The Case of Infinitely Many Solutions

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The Case of Infinitely Many Solutions

Infinitely Many Solution Case

Stopping Criterion

An Illustration: Infinitely Many Solutions

When to Stop

Last Frame to General Solution

Illustration: Last Frame Algorithm

Fundamental Theorem of Toolkit Sequences

Infinitely Many Solution Case

A system of equations having infinitely many solutions is solved from a frame sequence construction that parallels the unique solution case. The same quest for lead variables is made, hoping in the final frame to have just the variable list on the left and numbers on the right.

Stopping Criterion

A frame sequence terminates with the final frame, in either the case of a unique solution or infinitely many solutions, with exactly the same criterion:

The last frame is attained when every nonzero equation has a lead variable. Remaining equations have the form

0 = 0

.

An Illustration: Infinitely Many Solutions

We will solve by frame sequence methods, using the toolkit swap, combo, mult

, the following system of equations: x x y

+ y

+ 2 y

+ 3 z

+ 3 z

=

=

=

1 ,

3 ,

4 .

x x x x

+

+ 2

+ 2

+ y y y y y y x + 2 y

− y y x + 2 y

− y x x

+ 2 y y y

+ 3

+ 3

+ 3 z z z =

=

=

=

=

=

+ 3 z

+ 3

3

+ 3 z z z

=

=

=

4 ,

1 ,

1 .

+ 3 z

3 z

=

=

0 =

4 ,

1 ,

0 .

+ 3 z

+ 3 z

=

=

0 =

3 z

+ 3 z

=

=

0 =

4 ,

1 ,

0 .

2 ,

1 ,

0 .

4 ,

3 ,

1 .

1 ,

3 ,

4 .

Frame 1. Original system.

Frame 2.

swap(1,3)

Frame 3.

combo(1,2,-1)

Frame 4.

combo(2,3,1)

Frame 5.

mult(2,-1)

Frame 6.

combo(2,1,-2)

Last Frame.

Lead variables x

, y

.

When to Stop

The last frame is attained when every nonzero equation has a lead variable. Remaining equations have the form

0 = 0

.

x y

3 z

+ 3 z

=

=

0 =

2 ,

1 ,

0 .

Last Frame to General Solution

Once the last frame of the frame sequence is obtained, then the general solution can be written by a fixed and easy-to-learn last frame algorithm . This process is used only in case of infinitely many solutions.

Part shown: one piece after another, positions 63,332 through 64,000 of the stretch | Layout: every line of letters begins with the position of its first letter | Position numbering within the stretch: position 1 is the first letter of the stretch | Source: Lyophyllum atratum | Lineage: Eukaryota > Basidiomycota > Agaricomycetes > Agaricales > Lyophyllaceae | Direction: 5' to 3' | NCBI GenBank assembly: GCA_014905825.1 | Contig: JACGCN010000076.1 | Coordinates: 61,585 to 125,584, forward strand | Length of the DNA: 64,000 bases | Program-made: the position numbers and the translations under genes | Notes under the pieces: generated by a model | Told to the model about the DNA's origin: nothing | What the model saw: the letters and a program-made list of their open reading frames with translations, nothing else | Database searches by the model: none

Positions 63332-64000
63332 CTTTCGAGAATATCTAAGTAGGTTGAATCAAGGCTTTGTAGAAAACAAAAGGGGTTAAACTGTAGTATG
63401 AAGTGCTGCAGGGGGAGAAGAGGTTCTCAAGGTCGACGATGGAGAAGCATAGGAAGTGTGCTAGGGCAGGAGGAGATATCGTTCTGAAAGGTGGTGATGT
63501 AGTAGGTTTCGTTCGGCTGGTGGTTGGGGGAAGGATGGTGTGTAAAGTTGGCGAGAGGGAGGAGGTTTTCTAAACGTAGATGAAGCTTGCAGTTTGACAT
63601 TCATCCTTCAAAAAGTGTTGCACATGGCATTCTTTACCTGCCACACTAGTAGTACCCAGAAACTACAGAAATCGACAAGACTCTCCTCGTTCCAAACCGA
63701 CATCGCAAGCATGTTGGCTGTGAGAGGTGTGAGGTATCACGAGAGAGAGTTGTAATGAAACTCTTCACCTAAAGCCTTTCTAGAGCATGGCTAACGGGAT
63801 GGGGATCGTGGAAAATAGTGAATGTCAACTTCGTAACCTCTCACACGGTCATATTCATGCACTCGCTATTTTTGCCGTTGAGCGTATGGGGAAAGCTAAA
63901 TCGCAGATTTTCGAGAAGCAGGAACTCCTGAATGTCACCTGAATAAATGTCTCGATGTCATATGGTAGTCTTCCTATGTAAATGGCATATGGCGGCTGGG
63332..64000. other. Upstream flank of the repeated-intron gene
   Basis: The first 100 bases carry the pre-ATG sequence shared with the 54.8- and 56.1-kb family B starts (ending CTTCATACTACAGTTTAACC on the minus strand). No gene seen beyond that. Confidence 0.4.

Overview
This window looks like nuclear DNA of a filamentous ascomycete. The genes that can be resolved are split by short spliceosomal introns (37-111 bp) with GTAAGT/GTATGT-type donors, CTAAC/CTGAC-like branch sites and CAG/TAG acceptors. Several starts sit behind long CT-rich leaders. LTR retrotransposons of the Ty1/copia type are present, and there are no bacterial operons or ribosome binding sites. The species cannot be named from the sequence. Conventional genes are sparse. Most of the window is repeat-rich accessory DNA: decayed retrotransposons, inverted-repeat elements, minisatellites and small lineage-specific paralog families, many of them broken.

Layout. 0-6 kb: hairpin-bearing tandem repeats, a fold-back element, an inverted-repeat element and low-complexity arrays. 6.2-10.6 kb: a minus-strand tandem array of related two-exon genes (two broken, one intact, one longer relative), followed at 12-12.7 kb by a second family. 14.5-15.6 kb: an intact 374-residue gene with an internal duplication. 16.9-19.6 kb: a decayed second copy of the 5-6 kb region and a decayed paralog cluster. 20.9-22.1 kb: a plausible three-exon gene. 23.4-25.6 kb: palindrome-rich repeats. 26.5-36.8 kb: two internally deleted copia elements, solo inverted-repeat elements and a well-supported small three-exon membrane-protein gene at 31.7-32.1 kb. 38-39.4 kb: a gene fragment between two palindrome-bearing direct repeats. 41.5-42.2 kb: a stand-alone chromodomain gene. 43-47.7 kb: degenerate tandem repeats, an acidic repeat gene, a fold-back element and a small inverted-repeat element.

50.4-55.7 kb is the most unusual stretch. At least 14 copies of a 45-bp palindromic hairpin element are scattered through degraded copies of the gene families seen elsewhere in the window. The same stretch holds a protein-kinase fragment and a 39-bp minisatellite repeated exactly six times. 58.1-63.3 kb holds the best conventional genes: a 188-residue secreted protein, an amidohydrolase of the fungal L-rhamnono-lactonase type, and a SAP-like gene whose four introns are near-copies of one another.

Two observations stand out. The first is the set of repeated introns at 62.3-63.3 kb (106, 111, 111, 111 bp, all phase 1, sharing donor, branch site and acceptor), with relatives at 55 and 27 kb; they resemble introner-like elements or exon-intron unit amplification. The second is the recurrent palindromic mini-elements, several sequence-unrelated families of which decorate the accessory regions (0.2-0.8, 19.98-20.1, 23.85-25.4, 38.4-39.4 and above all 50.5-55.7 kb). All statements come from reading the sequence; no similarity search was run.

(1) Assign invented symbols t

1

, t

2

, . . . to the free variables.

a

(2) Isolate each lead variable.

(3) Back-substitute the free variable invented symbols.

a

Computer algebra system the list of invented symbols.

maple uses these invented symbols, hence our convention here is to use t

1

, t

2

, t

3

, . . . as

Last Frame Algorithm Illustration

From the last frame of the frame sequence, x y

3 z

+ 3 z

=

=

0 =

2

1

0 ,

,

,

Last Frame.

Lead variables x

, y

.

the general solution is written as follows.

z = t

1 x y

= 2 + 3 z,

= 1

3 z x y z

= 2 + 3 t

1

= 1

3 t

1

,

,

= t

1

.

The free variable z is assigned symbol

The lead variables are x

, y t

1

.

. Isolate them left.

Back-substitute. Solution found.

The solution found in the last step is called a standard general solution . The meaning is that all solutions of the system of equations can be found by specializing the invented symbols t

1

, t

2

, . . . to particular numbers. Also implied is that the general solution expression satisfies the system of equations for all possible values of the symbols t

1

, t

2

, . . . .

A Fundamental Theorem

Theorem 1 (Fundamental Theorem of Toolkit Sequences)

A general solution obtained from the last frame algorithm has the fewest possible parameters.

The Last Frame is unique. Given an ordering of the variables, every last frame obtained by using the Three Rule Toolkit is identical.

Any general solution having the fewest possible parameters represents each solution of the linear system by exactly one set of parameter values.

This is a uniqueness theorem . If a solution is written using one set of parameter values, and a second solution is written with different parameter values , then the two solutions have to be different. Briefly, the general solution representation is not redundant . Reading the proof is recommended for the mathematically inclined, after understanding the examples.

See web links for the text of the proof.

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